The Concept of Jihad

Maulana Wahiduddin Khan I The Pioneer | August 17, 1997| Page 5

Jihad is regularly misconstrued as war, with all its connotations of violence and bloodshed. However, in the Islamic context, and in the literal sense, the word jihad simply means a struggle — doing one’s utmost to further a worthy cause. This is an entirely peaceful struggle, with no overtones even of aggression. The actual Arabic equivalent of war is qital, and even this is meant in a defensive sense.

According to Islamic teachings, jihad is of two kinds. One is with the self (jihad bin nafs), that is making the maximum effort to keep control over negative feelings in one’s self, for instance, arrogance, jealousy, greed, revenge anger, etc. The psychological efforts to lead such a life of restraint is what jihad bin nafs is about. In social life, it happens time and again that all sorts of base, negative feelings well up within a man, causing him to lead his life succumbing to desires and temptations. The internal effort made in such a situation to overcome the temptations of the self and to continue to lead a life guided by principles is the truly Islamic jihad bin nafs.

According to the Hadith, a believer is one who wages jihad with himself in the path of obedience to God. That is, at moments when the self (nafs), lured by some temptation, desires to deviate from the path of God, he keeps control over it and remains unswervingly on the divine path. This is his jihad — a permanent feature of life of a believer, continuing day and night, and ending only with death.

The other form of jihad is to propagate the constructive message of Islam. All those who embark upon which a course must first of all study the Quran and sunnah in a dispassionate and objective manner. No kind of conditioning should be allowed to come in the way of such study. Only after passing through this intellectual jihad will the would be proponent of Islam be in a position to make a true representation of his religion to the world.

Two conditions have been laid down in the Quran for the communication of the teachings of Islam to other — naasih, well-wishing and amin, trustworthiness. The former appertains to God and the latter to man.

What is meant by naasih is an earnest desire on the part of the preacher of truth for the well-being not just of his immediate interlocutors, but of the whole of humanity. This well-wishing should be so steadfast that it remains undiluted even in the face of injustice and oppression. Overlooking people’s negative behaviour towards him, the preacher should continue to remain their well-wisher. The element of trustworthiness (amin) is important in that it ensures that the religion God has sent to the world will be presented to the people without deletion, addition or distortion. For instance, if the Islam sent by God is akhirah (Hereafter) oriented, it should not become world-oriented; if it is spiritually based, it should not become politics-based; if it confines jihad to peaceful struggle, it should not become violence-based. Islam asks us to perform jihad by means of the Quran, calling this ‘greater’ jihad (25:52). But it never asks its believers to do the ‘greater’ jihad by means of the gun.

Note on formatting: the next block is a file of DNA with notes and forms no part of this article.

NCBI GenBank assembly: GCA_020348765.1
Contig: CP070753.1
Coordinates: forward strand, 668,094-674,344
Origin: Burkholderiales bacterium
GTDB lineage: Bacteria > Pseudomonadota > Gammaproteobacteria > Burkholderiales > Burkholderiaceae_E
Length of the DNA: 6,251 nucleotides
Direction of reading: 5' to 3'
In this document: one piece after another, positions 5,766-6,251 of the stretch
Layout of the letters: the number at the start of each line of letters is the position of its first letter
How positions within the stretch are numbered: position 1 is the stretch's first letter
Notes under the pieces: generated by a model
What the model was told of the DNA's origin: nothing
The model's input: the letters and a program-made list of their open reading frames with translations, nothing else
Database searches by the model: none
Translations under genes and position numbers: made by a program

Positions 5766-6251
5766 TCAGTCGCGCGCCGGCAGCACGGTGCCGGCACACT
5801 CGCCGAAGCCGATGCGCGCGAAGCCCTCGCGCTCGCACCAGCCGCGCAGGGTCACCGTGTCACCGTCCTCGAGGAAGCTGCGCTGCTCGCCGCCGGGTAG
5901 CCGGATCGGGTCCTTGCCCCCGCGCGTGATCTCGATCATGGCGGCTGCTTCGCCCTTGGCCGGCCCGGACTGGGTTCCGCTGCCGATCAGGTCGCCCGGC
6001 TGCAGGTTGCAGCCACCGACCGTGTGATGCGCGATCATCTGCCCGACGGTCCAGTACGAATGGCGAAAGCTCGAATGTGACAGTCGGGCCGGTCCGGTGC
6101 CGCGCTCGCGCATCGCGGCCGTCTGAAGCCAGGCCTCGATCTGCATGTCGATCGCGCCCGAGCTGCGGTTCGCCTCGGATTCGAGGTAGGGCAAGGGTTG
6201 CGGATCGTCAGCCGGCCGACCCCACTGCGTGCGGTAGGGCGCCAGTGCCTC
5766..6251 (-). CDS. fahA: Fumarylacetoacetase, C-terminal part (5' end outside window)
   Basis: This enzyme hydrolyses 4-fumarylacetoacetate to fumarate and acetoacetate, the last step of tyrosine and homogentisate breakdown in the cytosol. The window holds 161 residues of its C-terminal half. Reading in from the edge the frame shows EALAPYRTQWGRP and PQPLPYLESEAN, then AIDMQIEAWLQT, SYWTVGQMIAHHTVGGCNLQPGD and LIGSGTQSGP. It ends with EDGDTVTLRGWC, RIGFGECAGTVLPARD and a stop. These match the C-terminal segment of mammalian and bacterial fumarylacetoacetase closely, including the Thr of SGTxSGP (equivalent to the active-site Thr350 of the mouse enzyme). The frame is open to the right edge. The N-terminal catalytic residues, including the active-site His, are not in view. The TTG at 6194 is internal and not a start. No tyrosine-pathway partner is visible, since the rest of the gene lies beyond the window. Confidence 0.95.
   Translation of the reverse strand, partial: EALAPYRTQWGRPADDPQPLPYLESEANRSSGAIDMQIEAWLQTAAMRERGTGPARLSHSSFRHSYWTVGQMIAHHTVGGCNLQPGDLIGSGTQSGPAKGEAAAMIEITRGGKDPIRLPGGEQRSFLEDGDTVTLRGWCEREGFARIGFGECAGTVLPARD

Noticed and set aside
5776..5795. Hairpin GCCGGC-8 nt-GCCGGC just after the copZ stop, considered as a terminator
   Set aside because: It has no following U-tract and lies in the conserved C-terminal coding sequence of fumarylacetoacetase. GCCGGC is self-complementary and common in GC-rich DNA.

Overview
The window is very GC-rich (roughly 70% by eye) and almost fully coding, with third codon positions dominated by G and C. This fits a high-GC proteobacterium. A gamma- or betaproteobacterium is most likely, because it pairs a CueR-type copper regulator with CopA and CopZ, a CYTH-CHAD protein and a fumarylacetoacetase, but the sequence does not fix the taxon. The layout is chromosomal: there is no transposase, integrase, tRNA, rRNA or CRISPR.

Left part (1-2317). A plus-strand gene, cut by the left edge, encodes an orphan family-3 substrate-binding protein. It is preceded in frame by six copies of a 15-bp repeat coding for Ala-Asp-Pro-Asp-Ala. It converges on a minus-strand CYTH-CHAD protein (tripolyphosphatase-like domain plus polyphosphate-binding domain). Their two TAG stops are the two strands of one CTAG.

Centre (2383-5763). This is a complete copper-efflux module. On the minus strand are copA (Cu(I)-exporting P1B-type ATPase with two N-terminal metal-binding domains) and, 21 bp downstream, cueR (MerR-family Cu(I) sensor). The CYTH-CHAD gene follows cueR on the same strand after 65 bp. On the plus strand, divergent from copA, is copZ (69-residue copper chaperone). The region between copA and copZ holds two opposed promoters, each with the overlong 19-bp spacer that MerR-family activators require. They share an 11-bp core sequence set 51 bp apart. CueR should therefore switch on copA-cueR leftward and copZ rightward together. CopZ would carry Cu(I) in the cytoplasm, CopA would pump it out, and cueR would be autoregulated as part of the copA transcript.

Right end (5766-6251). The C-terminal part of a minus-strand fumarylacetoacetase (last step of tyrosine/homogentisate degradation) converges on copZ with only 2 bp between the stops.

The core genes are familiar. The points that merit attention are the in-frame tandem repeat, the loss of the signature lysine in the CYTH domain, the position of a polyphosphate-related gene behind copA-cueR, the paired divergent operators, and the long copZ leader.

This is a clear proof that jihad is, in actual fact, a wholly peaceful activity, carried out through peaceful methods. It has nothing to do with violent activities or violent threats.

Jihad through the Quran means striving to the utmost to present the teachings of the Quran before the people. That is, presenting the concept of One God as opposed to the concept of many Gods; presenting akhirah-oriented life as superior to world-oriented life; principle-oriented life as against interest-oriented life; a humanitarian-oriented life as more elevated than a self-oriented life and a duty-oriented life as a categorical imperative, taking moral precedence over a rights-oriented life.

Jihad, according to Islam, is not something about which there is any mystery. It is simply a natural requirement of daily living. It is vital both as a concept and as a practice because, while leading his life in this world, man is repeatedly confronted by such circumstances as are likely to derail him from the humanitarian path of the highest order.

These factors sometimes appear within man in the form of negative feelings. This is something to which everyone must remain intellectually alert, so that if for any reason there is some danger of a negative mindset gaining the upper hand, he may consciously and deliberately turn himself to positive thinking. Even if circumstances repeatedly place him in situations, which are depressing and demoralizing, he must never on such occasions lose course or lose sight of noble goals. The reassertion of his ethical sense is the real jihad which he has to wage.

From the Islamic standpoint, intention is all-important. Any undertaking carried out with good intentions will win God’s approval, while anything done with bad intention is bound to be disapproved of and rejected by God. In actual fact, intentions are the sole criteria of good or bad actions, in the divine scheme of thing, and it is one’s intense inner struggle to make all activities God-oriented, which is truly Islamic jihad.